On our most recent visit, I decided to try Braised Duroc Pork Cheeks for dinner. As is often the case, I like to try things I've never had before and since I've never chewed on a cheek before I decided now (or then as it were) was the time. The Cheeks were also served with a baby Bratwurst, split peas in a cider gravy, and swiss chard. This was the perfect plate. The cheeks had the familiar taste of pork with a crunchy outer texture juxtaposed against the tender inside. The bratwurst didn't tread on any new territory, but who would want that anyway? Brats should be brats and this one was as good you could want. The spicy mustard they served on the side was a great compliment. Swiss chard was also something I had never tried and I really enjoyed the earthy flavor it gave off. However, my favorite part of the dish, and also something new to me, were the split peas. They kept a crunchy texture and the cider gravy they were served with gave them an almost baked bean like flavor that went perfect with the pork cheeks.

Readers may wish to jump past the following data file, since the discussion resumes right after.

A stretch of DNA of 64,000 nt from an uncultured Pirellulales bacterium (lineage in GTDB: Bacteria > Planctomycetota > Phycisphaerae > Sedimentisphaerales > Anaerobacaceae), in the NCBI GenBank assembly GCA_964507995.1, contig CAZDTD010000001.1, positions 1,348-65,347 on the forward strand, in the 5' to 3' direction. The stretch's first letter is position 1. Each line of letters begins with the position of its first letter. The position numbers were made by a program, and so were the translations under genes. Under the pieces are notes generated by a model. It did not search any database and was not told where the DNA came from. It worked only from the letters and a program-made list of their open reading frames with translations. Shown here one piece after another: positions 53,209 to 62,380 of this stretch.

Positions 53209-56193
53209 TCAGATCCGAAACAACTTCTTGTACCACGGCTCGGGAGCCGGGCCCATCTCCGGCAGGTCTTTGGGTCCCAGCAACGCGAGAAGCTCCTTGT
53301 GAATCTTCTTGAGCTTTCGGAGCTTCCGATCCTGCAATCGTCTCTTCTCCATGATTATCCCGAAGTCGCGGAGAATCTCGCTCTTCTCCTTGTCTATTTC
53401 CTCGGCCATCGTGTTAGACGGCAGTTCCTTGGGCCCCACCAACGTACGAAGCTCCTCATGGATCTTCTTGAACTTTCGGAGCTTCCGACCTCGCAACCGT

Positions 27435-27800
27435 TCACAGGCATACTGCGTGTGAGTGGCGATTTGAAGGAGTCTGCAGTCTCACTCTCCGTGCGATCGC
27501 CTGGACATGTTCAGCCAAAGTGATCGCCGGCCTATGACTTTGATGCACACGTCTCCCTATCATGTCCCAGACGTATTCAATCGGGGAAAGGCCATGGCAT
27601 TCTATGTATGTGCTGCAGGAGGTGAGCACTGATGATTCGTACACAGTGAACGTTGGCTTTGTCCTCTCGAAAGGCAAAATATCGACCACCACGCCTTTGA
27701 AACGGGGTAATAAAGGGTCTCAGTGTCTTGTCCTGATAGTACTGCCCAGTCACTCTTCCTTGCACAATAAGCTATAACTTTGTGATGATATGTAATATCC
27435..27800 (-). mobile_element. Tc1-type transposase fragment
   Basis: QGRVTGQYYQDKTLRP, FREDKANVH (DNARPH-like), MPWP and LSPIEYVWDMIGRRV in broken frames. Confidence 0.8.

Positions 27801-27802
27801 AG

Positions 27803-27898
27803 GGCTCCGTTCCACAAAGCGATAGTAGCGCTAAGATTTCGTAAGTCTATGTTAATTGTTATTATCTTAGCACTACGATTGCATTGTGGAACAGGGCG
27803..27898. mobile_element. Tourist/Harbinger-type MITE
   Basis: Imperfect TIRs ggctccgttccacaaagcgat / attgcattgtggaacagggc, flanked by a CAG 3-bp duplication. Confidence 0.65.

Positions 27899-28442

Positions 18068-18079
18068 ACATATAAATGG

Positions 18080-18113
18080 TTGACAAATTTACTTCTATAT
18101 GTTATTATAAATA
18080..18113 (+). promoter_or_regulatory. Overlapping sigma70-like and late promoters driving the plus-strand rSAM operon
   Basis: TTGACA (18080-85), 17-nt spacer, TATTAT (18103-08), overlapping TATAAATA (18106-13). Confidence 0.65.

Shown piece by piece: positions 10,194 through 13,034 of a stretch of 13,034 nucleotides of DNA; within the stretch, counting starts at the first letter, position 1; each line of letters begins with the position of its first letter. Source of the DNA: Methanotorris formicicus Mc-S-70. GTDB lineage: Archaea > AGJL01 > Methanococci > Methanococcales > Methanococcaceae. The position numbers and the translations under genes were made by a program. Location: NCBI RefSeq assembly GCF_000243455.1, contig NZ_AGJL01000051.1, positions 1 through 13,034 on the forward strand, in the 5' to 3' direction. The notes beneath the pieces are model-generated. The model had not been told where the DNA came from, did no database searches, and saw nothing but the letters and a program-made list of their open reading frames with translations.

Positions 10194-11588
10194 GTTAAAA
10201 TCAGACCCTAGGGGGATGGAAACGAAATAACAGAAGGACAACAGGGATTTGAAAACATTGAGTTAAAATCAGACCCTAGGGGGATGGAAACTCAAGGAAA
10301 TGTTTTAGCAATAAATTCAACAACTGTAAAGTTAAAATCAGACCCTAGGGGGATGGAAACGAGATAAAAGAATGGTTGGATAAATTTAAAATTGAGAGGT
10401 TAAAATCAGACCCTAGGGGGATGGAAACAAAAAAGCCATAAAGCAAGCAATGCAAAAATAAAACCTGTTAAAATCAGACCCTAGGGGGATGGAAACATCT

On my initial visit to Brewer's Art I ordered the Steak Frites as did Deana and my sister-in-law Amy on our most  recent trip. The steak frites are delicious in their own right, but what I really want to talk about is the out of this world customer service Amy received when her steak came out cooked a little more done than she had asked for. She was feeling a little self conscious about complaining, but we convinced her that it wasn't worth fighting through a meal she didn't ask for. She let our waitress know about the issue and there was absolutely no argument. Our waitress apologized that it was over done and said she'd have a new steak up as soon as possible. A few minutes later the manager one duty stopped by the table to apologize to Amy and thank her for giving them a chance to make things right. Brewer's art displayed some of the best customer service I've seen and I'd like to personally thank them for going out of their way to make sure our table left satisfied. The meal ended up being great and left all of us happy when all was said and done. 

As far as Brewer's Art's beer is concerned, I've never had a beer from them that I didn't completely enjoy and that wasn't totally full of flavor. I've sampled gruits, their staples in Resurrection and (the now infamous) Ozzy, and on this particular night I was smitten with their Charm City Sour Cherry (flavor is self explantory) and Biere De Mars (tart red ale) . I give them major props on putting out beers that are big on flavor without ever taking your palate hostage. 

I'm sure I could sit here and come up with a fun to say "be sure you visit Brewer's Art", but I'm not even going to try. You should visit because the food is great and the beer is as good as anything else being put out locally. Visit now. Eat good. Drink great. Be happy.